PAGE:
(Some of the seminarians at the Good Shepherd Major Seminary in Kaduna © Aid to the Church in Need)
Archbishop Ignatius Kaigama of Jos, president of the Nigerian bishops’ conference, described the trip as the ‘sacrament of presence’ and summed up the effect of the visit by ACN to the dioceses of Maiduguri, Jos, Kafanchan and Kaduna with these words: “This visit brought to prominence the need for pastoral solidarity between the Church of other continents and Africa. Relationships should not be formed or based only on television, newspaper or radio reports or letters through posts or emails. Such a warm friendly visit by the fourteen men and women bound together by the mission and vision of ACN, who came to celebrate the "sacrament of presence" in Nigeria is a veritable witnessing in love. The visit was therapeutic to a people traumatized by natural disasters, the menace of criminals and religious fanatics, persecution, discrimination and the challenges of daily life. They had time to learn about issues such as inter-religious dialogue (Muslim/Christian relationship in Nigeria), peace building initiatives, pastoral growth, etc.”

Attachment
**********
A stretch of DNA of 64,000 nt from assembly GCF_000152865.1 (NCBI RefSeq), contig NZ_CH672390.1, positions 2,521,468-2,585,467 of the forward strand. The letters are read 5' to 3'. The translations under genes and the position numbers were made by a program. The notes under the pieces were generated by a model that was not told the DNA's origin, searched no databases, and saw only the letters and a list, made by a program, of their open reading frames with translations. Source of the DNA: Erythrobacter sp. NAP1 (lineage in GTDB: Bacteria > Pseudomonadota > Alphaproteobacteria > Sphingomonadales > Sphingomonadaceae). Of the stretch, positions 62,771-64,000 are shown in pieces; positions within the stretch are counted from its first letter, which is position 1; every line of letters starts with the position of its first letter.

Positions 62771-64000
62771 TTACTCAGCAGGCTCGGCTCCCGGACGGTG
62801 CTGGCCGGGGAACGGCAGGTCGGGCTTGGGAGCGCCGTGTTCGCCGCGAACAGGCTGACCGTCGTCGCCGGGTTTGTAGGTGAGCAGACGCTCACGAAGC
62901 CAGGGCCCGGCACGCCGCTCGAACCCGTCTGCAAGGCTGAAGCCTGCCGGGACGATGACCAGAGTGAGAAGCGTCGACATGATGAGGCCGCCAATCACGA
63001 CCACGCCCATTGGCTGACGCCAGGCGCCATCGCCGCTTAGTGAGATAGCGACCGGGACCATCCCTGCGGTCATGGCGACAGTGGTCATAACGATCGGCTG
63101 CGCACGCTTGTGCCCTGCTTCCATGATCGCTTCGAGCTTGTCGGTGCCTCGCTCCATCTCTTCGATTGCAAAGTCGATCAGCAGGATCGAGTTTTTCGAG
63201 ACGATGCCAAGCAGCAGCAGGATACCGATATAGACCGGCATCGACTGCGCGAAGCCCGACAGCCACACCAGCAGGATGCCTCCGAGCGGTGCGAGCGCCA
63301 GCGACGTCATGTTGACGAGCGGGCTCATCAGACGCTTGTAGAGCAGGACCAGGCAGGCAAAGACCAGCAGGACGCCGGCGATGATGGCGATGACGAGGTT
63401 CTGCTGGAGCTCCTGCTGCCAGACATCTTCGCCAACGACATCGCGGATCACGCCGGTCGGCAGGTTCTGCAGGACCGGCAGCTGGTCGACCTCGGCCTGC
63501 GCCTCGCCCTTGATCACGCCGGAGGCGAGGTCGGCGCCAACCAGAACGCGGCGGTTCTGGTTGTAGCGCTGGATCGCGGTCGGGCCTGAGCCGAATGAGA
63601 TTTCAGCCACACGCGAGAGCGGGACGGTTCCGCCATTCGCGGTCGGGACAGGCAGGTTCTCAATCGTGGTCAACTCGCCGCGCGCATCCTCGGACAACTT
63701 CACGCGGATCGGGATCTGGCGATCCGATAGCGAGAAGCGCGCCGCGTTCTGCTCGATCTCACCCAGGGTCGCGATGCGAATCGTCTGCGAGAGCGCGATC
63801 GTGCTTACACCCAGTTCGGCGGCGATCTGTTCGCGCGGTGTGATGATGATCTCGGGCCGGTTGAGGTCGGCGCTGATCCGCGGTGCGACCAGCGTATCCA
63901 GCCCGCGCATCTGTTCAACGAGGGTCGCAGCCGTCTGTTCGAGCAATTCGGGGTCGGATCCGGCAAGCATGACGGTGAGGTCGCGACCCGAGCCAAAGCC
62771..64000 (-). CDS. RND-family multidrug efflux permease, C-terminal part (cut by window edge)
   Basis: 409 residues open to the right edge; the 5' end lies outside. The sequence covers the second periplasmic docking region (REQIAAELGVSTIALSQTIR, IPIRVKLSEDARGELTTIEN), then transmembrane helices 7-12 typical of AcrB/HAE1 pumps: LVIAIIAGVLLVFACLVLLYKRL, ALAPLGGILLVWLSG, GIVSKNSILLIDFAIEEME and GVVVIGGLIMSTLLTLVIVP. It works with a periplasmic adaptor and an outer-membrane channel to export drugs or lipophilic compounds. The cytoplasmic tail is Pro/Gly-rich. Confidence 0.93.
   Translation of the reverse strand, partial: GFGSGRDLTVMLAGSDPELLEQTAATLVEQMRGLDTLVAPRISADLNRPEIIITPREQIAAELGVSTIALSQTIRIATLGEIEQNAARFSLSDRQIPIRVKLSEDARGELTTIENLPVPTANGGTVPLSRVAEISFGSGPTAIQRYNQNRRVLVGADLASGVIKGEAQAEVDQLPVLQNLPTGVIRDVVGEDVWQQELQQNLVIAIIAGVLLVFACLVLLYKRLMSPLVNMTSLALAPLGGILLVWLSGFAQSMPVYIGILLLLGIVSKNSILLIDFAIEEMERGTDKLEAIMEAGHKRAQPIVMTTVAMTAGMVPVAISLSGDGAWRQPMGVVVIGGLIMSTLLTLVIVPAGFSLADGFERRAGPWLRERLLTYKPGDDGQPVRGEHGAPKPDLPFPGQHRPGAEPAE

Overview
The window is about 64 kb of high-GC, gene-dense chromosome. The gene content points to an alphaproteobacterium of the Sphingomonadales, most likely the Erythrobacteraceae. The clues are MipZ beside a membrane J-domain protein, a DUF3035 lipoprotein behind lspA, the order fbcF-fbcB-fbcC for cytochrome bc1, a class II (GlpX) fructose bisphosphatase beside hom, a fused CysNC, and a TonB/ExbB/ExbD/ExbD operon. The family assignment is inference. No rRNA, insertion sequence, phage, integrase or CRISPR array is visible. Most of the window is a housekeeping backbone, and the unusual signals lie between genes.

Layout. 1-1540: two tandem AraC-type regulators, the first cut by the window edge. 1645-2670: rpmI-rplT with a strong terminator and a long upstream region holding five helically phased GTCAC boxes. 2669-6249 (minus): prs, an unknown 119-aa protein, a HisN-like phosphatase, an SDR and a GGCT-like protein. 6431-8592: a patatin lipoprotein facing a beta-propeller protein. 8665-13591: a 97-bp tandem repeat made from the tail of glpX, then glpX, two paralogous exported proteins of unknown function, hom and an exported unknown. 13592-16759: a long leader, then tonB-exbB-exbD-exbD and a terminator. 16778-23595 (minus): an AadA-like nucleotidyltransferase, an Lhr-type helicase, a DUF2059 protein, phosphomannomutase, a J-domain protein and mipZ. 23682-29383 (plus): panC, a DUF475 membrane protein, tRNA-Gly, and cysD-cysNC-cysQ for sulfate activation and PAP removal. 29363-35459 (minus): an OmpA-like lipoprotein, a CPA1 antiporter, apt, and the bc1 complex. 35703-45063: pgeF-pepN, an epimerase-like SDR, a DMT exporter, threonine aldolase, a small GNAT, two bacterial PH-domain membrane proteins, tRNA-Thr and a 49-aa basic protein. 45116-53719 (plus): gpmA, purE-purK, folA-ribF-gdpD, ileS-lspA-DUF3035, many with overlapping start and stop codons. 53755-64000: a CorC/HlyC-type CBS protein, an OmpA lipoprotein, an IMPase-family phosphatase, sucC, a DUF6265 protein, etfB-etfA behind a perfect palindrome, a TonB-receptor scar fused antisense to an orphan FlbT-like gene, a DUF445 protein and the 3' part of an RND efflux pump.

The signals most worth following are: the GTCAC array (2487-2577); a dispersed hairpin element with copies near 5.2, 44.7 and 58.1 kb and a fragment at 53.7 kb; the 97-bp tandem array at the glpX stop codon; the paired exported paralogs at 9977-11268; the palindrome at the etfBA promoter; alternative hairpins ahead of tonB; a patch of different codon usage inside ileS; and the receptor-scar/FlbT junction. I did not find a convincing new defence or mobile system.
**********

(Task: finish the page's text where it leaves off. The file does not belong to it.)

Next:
(Archbishop Ignatius Kaigama of Jos addressing the ACN delegation © Aid to the Church in Need)
The situation and the witness of the Catholic Christians in North Nigeria are one of the focuses of ACN’s campaign, which has been devoted to Africa this year under the title “Their Faith is our Hope”. ACN is currently studying a package of emergency aid measures for those affected by the attacks of the Fulani in Kafanchan and for the victims of Boko Haram in the diocese of Maiduguri. At the same time they have also been asked to help with the rebuilding of the minor seminary of Saint Joseph, which has been closed since 2014 after being attacked and destroyed by the terrorists of Boko Haram.
Directly under the Holy See, Aid to the Church in Need supports the faithful wherever they are persecuted, oppressed or in pastoral need. ACN is a Catholic charity – helping to bring Christ to the world through prayer, information and action.
The charity undertakes thousands of projects every year including providing transport for clergy and lay Church workers, construction of church buildings, funding for priests and nuns and help to train seminarians. Since the initiative’s launch in 1979, Aid to the Church in Need’s Child’s Bible – God Speaks to his Children has been translated into 172 languages and 50 million copies have been distributed all over the world.